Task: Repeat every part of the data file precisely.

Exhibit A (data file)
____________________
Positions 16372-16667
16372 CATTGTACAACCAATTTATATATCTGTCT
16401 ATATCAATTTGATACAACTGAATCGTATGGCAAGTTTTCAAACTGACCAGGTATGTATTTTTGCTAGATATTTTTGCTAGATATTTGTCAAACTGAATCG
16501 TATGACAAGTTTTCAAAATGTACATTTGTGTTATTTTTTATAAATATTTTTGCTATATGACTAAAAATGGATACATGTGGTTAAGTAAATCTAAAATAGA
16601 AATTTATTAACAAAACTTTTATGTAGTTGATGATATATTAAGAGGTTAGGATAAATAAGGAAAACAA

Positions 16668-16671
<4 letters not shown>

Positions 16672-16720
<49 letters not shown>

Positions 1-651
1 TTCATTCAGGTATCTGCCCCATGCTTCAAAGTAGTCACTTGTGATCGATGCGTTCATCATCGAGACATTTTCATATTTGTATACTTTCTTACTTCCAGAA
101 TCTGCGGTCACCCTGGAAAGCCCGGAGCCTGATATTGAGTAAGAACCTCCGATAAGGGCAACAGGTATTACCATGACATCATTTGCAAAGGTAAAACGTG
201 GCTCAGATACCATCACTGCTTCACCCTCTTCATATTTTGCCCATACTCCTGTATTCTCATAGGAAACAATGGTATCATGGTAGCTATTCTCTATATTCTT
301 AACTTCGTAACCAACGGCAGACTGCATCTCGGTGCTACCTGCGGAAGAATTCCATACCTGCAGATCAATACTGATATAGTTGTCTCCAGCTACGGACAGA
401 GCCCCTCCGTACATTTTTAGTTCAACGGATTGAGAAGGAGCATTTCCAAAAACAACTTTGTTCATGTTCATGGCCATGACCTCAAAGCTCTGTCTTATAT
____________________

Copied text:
Positions 16372-16667
16372 CATTGTACAACCAATTTATATATCTGTCT
16401 ATATCAATTTGATACAACTGAATCGTATGGCAAGTTTTCAAACTGACCAGGTATGTATTTTTGCTAGATATTTTTGCTAGATATTTGTCAAACTGAATCG
16501 TATGACAAGTTTTCAAAATGTACATTTGTGTTATTTTTTATAAATATTTTTGCTATATGACTAAAAATGGATACATGTGGTTAAGTAAATCTAAAATAGA
16601 AATTTATTAACAAAACTTTTATGTAGTTGATGATATATTAAGAGGTTAGGATAAATAAGGAAAACAA

Positions 16668-16671
<4 letters not shown>

Positions 16672-16720
<49 letters not shown>

Positions 1-651
1 TTCATTCAGGTATCTGCCCCATGCTTCAAAGTAGTCACTTGTGATCGATGCGTTCATCATCGAGACATTTTCATATTTGTATACTTTCTTACTTCCAGAA
101 TCTGCGGTCACCCTGGAAAGCCCGGAGCCTGATATTGAGTAAGAACCTCCGATAAGGGCAACAGGTATTACCATGACATCATTTGCAAAGGTAAAACGTG
201 GCTCAGATACCATCACTGCTTCACCCTCTTCATATTTTGCCCATACTCCTGTATTCTCATAGGAAACAATGGTATCATGGTAGCTATTCTCTATATTCTT
301 AACTTCGTAACCAACGGCAGACTGCATCTCGGTGCTACCTGCGGAAGAATTCCATACCTGCAGATCAATACTGATATAGTTGTCTCCAGCTACGGACAGA
401 GCCCCTCCGTACATTTTTAGTTCAACGGATTGAGAAGGAGCATTTCCAAAAACAACTTTGTTCATGTTCATGGCCATGACCTCAAAGCTCTGTCTTATAT